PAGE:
Much of the study’s furniture was commissioned by Morgan in the Renaissance style, including his desk in front of the east wall, flanked by two Savonarola chairs, and behind the desk, an ornate thronelike chair upholstered, like the rest of the furniture, in red. Between two stained-glass windows in the north wall hangs another portrait -- of Morgan, I assumed -- in a bright red robe covering his usual dark suit. Certainly the color matched the room’s walls and upholstery, but did the man fancy himself a cardinal as well? A pamphlet available to visitors explains that this is a 1934 portrait of his son, J.P. Morgan, Jr., showing him in an Oxford (some sources say Cambridge) University robe, since the university had awarded him an honorary degree. The son looks very much like the father, with the same massive presence and earnest gaze.
Over a corner doorway in the south wall is an oval painting, a Madonna and child, that I immediately pegged as a Botticelli – not too far off, since it turns out to be from the school of the master. And the doorway below it gives a glimpse into the West Room Vault, its walls lined by McKim with steel, access to which was, in Morgan’s time, through a heavy door with a combination lock. In the vault were lodged his most valuable medieval manuscripts, though today it holds other items on display.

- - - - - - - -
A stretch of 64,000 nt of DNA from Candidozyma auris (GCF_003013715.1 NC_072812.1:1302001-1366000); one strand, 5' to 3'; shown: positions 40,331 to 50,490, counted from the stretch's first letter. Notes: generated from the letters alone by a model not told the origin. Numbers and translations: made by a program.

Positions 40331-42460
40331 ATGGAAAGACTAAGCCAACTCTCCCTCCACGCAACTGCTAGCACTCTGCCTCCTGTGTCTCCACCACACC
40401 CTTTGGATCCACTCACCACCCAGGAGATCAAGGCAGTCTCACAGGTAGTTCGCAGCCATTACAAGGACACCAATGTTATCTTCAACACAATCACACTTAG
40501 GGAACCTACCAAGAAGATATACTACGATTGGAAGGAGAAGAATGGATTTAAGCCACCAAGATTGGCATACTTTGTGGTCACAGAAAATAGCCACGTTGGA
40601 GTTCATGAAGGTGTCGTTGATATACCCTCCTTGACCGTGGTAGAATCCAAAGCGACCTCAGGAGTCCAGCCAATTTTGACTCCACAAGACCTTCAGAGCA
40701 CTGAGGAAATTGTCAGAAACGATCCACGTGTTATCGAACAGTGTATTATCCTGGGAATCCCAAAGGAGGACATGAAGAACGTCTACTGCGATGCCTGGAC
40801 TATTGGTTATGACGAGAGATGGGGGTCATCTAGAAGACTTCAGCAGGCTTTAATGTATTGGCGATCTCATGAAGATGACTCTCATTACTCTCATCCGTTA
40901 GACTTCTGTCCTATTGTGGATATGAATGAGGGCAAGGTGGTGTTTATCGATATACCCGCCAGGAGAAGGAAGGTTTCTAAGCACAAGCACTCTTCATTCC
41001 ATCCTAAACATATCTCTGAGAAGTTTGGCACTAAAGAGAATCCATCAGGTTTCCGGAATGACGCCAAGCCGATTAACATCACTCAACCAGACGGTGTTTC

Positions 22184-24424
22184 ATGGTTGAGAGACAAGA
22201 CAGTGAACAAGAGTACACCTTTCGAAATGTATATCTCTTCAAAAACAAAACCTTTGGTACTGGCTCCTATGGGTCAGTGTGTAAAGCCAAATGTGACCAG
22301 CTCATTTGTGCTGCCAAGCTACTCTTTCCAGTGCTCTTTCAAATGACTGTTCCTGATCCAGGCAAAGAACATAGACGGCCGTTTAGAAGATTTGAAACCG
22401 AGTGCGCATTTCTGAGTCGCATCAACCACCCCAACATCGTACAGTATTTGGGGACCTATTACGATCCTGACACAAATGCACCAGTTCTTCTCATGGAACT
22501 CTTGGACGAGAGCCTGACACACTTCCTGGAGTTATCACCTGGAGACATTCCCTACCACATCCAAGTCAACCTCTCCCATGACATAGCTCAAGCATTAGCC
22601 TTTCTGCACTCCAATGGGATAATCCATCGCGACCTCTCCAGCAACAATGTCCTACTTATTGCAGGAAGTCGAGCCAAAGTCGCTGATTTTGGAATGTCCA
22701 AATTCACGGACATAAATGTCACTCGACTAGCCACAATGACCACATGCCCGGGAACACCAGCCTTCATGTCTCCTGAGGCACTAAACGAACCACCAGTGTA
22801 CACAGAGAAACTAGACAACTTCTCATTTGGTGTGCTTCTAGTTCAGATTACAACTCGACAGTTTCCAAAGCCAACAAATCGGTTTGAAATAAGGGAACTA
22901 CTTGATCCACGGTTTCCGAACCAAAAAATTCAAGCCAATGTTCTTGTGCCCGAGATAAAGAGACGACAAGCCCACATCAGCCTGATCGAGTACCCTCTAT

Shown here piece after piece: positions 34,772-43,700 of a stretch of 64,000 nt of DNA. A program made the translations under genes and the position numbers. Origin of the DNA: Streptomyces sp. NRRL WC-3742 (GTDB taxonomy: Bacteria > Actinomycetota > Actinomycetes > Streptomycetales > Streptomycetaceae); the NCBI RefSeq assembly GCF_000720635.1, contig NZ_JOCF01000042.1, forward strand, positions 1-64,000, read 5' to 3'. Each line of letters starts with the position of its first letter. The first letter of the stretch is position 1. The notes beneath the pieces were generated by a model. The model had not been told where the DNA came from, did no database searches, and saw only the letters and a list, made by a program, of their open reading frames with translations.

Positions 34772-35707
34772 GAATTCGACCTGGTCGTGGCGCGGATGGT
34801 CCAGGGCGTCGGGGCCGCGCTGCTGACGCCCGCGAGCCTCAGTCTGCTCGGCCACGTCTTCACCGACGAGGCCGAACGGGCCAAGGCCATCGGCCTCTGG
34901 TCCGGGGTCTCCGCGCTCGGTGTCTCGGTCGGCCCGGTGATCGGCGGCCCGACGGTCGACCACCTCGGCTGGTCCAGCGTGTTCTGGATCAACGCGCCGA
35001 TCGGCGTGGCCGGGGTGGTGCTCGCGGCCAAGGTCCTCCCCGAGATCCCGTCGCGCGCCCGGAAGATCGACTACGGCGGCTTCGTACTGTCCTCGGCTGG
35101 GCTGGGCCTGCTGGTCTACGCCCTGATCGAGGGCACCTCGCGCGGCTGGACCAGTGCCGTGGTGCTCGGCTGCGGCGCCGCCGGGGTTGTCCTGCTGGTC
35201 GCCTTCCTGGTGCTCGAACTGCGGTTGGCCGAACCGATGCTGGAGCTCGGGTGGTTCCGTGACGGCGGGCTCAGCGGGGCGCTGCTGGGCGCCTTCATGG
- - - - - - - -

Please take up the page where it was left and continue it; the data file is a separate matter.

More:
After the library and the study, the North Room, once the office of Morgan’s full-time librarian/director, was indeed an anticlimax. In it are more displays, more books, and yet another monumental fireplace with yet another stack of peeling birch logs. But coming away from the original building, I chanced on a small gallery containing Hans Memling’s reunited 15th-century altarpiece, seen for the first time in this country, thanks to loans from Belgium and Italy. Morgan himself never saw it complete, since he acquired only two side panels that he hung on the red damask walls of the study, flanking his desk. Also on display in the gallery are several remarkable Memling portraits and other works, which, combined with all I had seen already, brought me to my final revelation.
Revelation #6: Morgan a prince of the Renaissance. Not for nothing did McKim, constantly harassed by his constant “suggestions,” refer to him as Lorenzo the Magnificent. Morgan was following in the footsteps of the Medici, Florentine bankers turned patrons of the arts and finally princes who ruled over Florence. No, he didn’t plan to rule, but as a soberly dressed banker/collector he lived amid all the splendor of a prince. What was behind his compulsive collecting? As an American, to outdo the monarchs of the Old World? A desire to achieve greatness beyond that of a banker who almost singlehandedly could stop the worst of panics? A longing to secure Old World treasures against the ravages of history and time, and make them accessible to his fellow citizens? Perhaps all of that.